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  • Writer's pictureNATALIA SOUSA

Cloud-based software, intelligent robotics and AI to be deployed as Volkswagen launches digital push

Volkswagen says it has launched a digital transformation push across its plants in the United States and Mexico. All part of an estimated $1 billion investment in electric mobility and digitalization that the company will undertake in North America up to 2025. The company is bringing cloud-based industrial software, intelligent robotics and artificial intelligence into factory operations. As a result, the company aims to drive a 30 percent increase in manufacturing performance for its electric vehicle assembly and large-scale car assembly in Chattanooga, TN, and Puebla, Mexico. In addition, a training program has been announced alongside to accelerate its digital push.

"We're pushing our ambitious digital transformation to make Volkswagen's factories in the North American region more productive, connected and more sustainable than ever before", said Johan de Nysschen, chief operating officer at Volkswagen Group of America. "Our digital transformation also supports skilled labour and high-profile, future-proof jobs throughout North America at our sites in Chattanooga, Puebla and Silao."

The company says that the unified launch of the software, AI, and robotics could allow Volkswagen to optimize collaboration and enhance its employees and suppliers' overall assembly process and workplace environment. Volkswagen's ultimate aim is a more efficient system, including managing material flows, optimizing machines and procedures, and increased savings in energy consumption for manufacturing-related processes.

Volkswagen Group's cloud-based IT platform expects to boost global manufacturing performance by sharing data connections, real-time information and software apps for industrial machinery from all connected Volkswagen and supplier facilities. Twenty-one global Volkswagen Group plants and 13 global suppliers have already joined this global IT platform. In addition, north American regional suppliers are encouraged to participate.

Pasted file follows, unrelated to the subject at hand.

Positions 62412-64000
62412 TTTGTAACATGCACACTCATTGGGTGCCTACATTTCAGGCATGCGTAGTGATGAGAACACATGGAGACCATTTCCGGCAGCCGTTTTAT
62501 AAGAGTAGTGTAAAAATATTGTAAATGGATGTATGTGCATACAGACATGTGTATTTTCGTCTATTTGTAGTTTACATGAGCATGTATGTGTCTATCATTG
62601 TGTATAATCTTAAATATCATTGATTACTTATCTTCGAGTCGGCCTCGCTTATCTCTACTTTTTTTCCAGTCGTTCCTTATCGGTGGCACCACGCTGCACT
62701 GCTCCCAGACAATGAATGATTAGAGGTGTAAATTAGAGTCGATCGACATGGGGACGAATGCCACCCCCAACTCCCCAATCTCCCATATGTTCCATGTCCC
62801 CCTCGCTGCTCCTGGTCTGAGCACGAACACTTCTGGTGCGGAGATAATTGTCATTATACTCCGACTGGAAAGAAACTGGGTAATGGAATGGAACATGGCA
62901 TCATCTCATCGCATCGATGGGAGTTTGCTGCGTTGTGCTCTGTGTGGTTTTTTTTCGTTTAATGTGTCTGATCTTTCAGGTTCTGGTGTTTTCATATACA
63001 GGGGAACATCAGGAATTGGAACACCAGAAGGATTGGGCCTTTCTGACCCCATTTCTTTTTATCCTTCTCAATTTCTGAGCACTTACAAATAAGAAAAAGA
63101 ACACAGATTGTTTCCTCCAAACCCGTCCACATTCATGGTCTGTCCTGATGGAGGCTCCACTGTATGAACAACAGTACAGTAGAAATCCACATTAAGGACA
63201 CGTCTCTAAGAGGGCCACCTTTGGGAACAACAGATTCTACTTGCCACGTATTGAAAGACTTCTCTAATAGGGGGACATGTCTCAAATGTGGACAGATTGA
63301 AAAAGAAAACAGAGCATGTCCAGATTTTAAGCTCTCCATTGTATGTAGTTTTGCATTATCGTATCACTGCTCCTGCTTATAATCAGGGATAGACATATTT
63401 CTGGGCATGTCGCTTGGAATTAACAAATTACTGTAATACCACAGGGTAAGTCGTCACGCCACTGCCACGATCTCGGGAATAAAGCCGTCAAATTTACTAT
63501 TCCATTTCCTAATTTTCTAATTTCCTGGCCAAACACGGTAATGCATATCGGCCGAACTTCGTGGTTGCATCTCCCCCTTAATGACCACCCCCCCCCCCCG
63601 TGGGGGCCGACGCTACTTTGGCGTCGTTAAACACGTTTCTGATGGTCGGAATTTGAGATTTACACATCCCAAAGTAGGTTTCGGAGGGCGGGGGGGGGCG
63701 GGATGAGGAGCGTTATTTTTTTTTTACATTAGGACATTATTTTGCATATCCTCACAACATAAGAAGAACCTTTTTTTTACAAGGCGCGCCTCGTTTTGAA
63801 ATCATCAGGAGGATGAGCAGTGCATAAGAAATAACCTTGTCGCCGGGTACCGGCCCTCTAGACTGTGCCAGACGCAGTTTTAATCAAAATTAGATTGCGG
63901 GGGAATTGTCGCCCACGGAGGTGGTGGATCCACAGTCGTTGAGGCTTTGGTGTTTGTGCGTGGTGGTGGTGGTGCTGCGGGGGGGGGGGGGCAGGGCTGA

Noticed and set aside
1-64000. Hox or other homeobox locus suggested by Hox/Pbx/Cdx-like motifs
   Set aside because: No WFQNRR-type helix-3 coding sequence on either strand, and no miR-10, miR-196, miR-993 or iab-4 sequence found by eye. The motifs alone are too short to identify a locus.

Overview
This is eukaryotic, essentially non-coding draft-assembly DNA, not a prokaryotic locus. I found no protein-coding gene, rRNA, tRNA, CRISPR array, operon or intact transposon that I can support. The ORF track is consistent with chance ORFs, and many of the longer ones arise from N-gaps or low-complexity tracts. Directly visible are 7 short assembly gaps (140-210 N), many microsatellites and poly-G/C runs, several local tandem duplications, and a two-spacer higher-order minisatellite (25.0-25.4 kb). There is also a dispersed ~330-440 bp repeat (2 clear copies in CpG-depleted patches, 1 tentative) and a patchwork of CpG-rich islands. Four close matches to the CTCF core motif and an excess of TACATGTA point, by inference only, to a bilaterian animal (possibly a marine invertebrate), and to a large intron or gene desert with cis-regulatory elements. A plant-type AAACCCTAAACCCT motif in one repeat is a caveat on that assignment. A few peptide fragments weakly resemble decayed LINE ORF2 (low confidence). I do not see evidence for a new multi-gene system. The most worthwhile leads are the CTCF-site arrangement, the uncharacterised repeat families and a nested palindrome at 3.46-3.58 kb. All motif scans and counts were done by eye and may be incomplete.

Volkswagen's North American sites are already preparing to deploy software applications from the Industrial Cloud. For example, an intelligent conveyor motor monitoring app could help reducing downtime and supports predictive maintenance technologies. Another example is cameras with machine vision technology that quality-check engine components. In addition, Volkswagen teams are working on more than 50 projects, spanning from shop floor management to quality assurance and logistics within the factory.

Volkswagen has deployed collaborative robots (cobots) to support its workforce over the past several months. These cobots perform final inspection checks and measure for gap precision. For example, on the Tiguan line in Puebla, a cobot measures 26 checkpoints in less than a minute − the first application of this technology in the global Volkswagen Group. It is also expected to assist with spot-checking welding patterns when the ID.4 electric SUV begins assembly in Chattanooga in 2022 – an enhancement that will further support Volkswagen quality standards in manufacturing.

A new artificial intelligence tool, developed in-house at Volkswagen's AI Detroit center, will help supervisors manage factory schedules in Chattanooga. This type of technology is designed to reduce the amount of time supervisors spend balancing inputs like training levels, time off and other factors. The AI scheduler can analyze all key variables and provide suggested schedules within minutes of a request.

"We need a production network that is just as advanced as our future vehicles for North American customers," said Susanne Lehmann, Senior Director Production, Volkswagen de México. "Through our work we already see not only the value of what's been implemented, but the promise of what's to come."

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